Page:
YASMIN ALIBHAI-BROWN: Let’s get our own disgraceful house in order first
- Credit: LightRocket via Getty Images
Europeans must rekindle post-war values to combat the hostile treatment of migrants, argues YASMIN ALIBHAI-BROWN.
Idi Amin, Robert Mugabe and, latterly, Jacob Zuma were heroes for any number of African leaders. Such real bad guys made other, less vividly crooked and repressive prime ministers and presidents feel good about themselves. So Hastings Banda of Malawi ordered the torture and murders of political opponents, but hey, Mugabe was far worse. And though president Joseph-Désiré Mobutu of the Democratic Republic of the Congo (or Zaire, as it was) was a megalomaniac military dictator, he was never as barbaric as Amin.
These same patterns of self-deception and self-satisfaction are showing up today across the west. Donald Trump, is a cunning, cruel, egotistical, crude politician. Europeans and Brits recoil from his excesses and use him as an alibi.
Aren't they so much more democratic, humane, rational or whatever than the current POTUS? Trump separates kids from their parents who are trying to enter the US illegally because, in his words, undocumented immigrants are not people. They are animals.
He doesn't give a damn about those who seek to escape from bleak desolation, political intimidation or economic deprivation. Do Britons really care any more about the dispossessed on the move? Do Europeans? Theresa May finds the images deeply disturbing, yes, she, who coldly created a systemic 'hostile environment' for migrants and refugees.
You may also want to watch:
Those images of wailing, man-made orphans in Texas had me in tears. But I've also wept for young people locked up in our own immigration 'prisons'.
Most British people know nothing about those, partly because media access is strictly controlled. My dear friend, the late Sue Lloyd-Roberts, a BBC investigative journalist told me that it was harder to get these stories than expose violations in authoritarian states.
- 1 Who's on the BBC's Question Time tonight?
- 2 Tory minister's claim over free school meals funding gets quickly debunked
- 3 'Assorted caviar' and 'board games' - Gifts confiscated from Boris Johnson due to anti-corruption laws
- 4 Minister self-isolates just a day after being spotted flouting mask rules
- 5 MANDRAKE: Chilling news for Telegraph bosses
- 6 Farage says he can dodge US travel ban because he's a 'journalist'
- 7 Poll puts Labour on highest level of support since 2014
- 8 Question Time: Tory minister told 'diverse' cabinet doesn't erase race issues in party
- 9 US election result could spark 'end of Brexit', claims peer
- 10 Viktor Orban has eyes on a Brexit opportunity
Around 30,000 people are held, including asylum seekers, kids, old people, pregnant women. Many are survivors of torture, trafficking and rape. Their sentence is indefinite and outside due process. Some are detained, then released and taken back in again without explanation. According to the civil rights charity, Liberty, no judge authorises their incarceration.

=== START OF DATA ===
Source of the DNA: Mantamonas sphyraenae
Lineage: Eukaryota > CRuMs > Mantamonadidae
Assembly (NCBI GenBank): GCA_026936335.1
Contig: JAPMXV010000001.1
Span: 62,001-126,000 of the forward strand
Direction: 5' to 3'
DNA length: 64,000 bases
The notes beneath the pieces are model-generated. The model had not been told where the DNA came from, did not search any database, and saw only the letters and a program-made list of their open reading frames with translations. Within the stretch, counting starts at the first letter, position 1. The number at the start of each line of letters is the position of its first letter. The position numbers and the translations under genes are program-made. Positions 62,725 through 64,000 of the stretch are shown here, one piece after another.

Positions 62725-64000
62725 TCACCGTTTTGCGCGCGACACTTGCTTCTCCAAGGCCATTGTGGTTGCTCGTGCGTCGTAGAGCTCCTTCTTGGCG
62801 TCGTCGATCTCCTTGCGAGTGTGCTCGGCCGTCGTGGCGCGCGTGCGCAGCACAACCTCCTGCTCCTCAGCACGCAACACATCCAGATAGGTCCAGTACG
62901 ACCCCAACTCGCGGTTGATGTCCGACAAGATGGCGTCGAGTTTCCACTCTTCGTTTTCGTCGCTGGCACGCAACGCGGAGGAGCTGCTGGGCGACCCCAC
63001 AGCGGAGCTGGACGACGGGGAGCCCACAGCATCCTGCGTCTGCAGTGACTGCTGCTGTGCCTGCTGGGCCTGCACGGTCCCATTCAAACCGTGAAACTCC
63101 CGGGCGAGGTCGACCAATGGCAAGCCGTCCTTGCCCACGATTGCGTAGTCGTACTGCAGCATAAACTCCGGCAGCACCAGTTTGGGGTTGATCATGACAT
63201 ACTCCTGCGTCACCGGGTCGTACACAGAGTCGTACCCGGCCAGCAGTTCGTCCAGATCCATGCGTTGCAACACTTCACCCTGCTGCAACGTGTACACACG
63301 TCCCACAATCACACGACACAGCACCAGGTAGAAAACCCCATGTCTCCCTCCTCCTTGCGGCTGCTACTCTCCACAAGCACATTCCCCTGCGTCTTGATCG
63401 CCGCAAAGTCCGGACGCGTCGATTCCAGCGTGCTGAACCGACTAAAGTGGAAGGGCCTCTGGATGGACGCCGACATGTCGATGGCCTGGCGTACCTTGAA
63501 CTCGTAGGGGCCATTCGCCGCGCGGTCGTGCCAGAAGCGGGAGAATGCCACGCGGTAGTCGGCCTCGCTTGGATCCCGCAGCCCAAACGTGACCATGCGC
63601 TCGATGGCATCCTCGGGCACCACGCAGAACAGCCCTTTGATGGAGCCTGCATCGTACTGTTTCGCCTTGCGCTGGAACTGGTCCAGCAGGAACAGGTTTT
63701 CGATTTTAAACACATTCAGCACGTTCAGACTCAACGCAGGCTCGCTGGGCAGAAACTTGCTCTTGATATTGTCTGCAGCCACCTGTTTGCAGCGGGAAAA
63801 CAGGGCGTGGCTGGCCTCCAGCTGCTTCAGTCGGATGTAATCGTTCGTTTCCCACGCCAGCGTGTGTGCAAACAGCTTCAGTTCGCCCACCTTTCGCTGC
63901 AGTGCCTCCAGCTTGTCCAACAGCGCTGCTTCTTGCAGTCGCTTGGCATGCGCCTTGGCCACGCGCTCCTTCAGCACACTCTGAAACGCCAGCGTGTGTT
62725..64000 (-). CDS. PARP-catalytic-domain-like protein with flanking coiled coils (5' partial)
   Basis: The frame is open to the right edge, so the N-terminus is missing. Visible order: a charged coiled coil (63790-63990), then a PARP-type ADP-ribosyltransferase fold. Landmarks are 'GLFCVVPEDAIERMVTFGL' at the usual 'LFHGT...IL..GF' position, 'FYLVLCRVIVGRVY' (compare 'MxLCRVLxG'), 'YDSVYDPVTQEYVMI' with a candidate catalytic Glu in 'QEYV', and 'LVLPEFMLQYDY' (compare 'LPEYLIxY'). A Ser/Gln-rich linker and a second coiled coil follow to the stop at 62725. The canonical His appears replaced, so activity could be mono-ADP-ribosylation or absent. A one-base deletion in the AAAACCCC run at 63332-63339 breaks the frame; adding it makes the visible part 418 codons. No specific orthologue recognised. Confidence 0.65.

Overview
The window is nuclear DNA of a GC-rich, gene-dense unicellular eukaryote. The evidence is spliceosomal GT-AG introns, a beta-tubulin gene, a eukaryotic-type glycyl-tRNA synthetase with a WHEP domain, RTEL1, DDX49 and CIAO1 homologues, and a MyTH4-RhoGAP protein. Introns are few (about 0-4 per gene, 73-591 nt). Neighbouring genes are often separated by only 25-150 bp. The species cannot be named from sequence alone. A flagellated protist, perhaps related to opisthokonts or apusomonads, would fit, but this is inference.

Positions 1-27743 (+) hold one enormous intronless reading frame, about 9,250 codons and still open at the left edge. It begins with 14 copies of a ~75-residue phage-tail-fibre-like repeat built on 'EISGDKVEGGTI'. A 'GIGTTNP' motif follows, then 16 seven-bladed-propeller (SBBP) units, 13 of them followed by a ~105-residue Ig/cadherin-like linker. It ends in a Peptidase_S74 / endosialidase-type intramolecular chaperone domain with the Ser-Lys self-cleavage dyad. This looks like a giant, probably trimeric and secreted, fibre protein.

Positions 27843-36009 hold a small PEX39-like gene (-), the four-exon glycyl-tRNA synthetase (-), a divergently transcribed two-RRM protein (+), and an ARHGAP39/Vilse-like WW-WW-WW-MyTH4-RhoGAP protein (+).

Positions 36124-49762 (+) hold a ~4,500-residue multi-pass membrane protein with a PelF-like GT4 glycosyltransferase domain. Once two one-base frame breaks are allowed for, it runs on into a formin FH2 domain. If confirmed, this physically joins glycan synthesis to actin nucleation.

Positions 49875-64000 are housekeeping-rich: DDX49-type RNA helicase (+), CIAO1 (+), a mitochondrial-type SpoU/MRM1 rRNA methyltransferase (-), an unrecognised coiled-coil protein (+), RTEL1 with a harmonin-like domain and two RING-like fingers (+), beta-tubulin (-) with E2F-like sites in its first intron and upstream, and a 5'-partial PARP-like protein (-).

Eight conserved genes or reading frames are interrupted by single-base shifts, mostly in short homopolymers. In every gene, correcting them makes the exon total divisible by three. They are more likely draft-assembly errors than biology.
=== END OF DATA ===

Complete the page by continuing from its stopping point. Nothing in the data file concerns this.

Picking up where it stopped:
Many detention centres are chaotic, neglect and abuse are rife. Indefinite detention separates families and devastates people's mental health. Self-harm and suicide attempts are common. I have met young children who cut themselves repeatedly while they were confined.
And what of EU nations? Neo-Fascists are rising everywhere (here too) and their quarries are Muslims and migrants. The idealism and promises made at the end of the war are vanishing. This generation of Europeans is eschewing, indeed smashing, the lessons of a terrible history. And EU institutions do nothing, close their eyes and hope it will all go away.
Hungary, Poland, Italy, Austria and other member states are allowing migrants to be treated worse than animals. At least Trump is honest about that when it comes to his own policies. In Hungary, charities which help destitute migrants are being targeted by prime minister Viktor Orban, but Peter Szijjarto, his foreign and trade minister was invited here this week, to meet ministers and business folk and have many fine dinners.
Last year, the Quaker Council for European Affairs warned: 'Unfortunately, in the context of the so-called migration/ refugee 'crisis', many European governments have come to understand detention as a method of managing migration… refugees and migrants [are] subjected to arbitrary or unlawful detention in overcrowded and unhygienic conditions… Of particular concern is the exposure of children, as an extremely vulnerable group, to detention and its harmful consequences.'
Trump is a distraction. Decent, humane Europeans and Brits have more urgent duties. They must rekindle post-war values, mobilise against governments and groups which thrive on stranger hatred and remind the EU that if does not protect its own heart and soul, its meaning, it does not deserve to survive.
At The New European, we pride ourselves on the high quality of our contributors and experts, and believe we play a valuable - and much needed - role in media plurality, offering an alternative perspective to the right-wing, anti-EU outlets dominating UK media. We depend on the support of our subscribers and readers to cover our costs. Your contribution, however small or large, will help ensure our sustainability. Please click here to choose a plan.
Become a Supporter
The New European is proud of its journalism and we hope you are proud of it too. We believe our voice is important - both in representing the pro-EU perspective and also to help rebalance the right wing extremes of much of the UK national press. If you value what we are doing, you can help us by making a contribution to the cost of our journalism.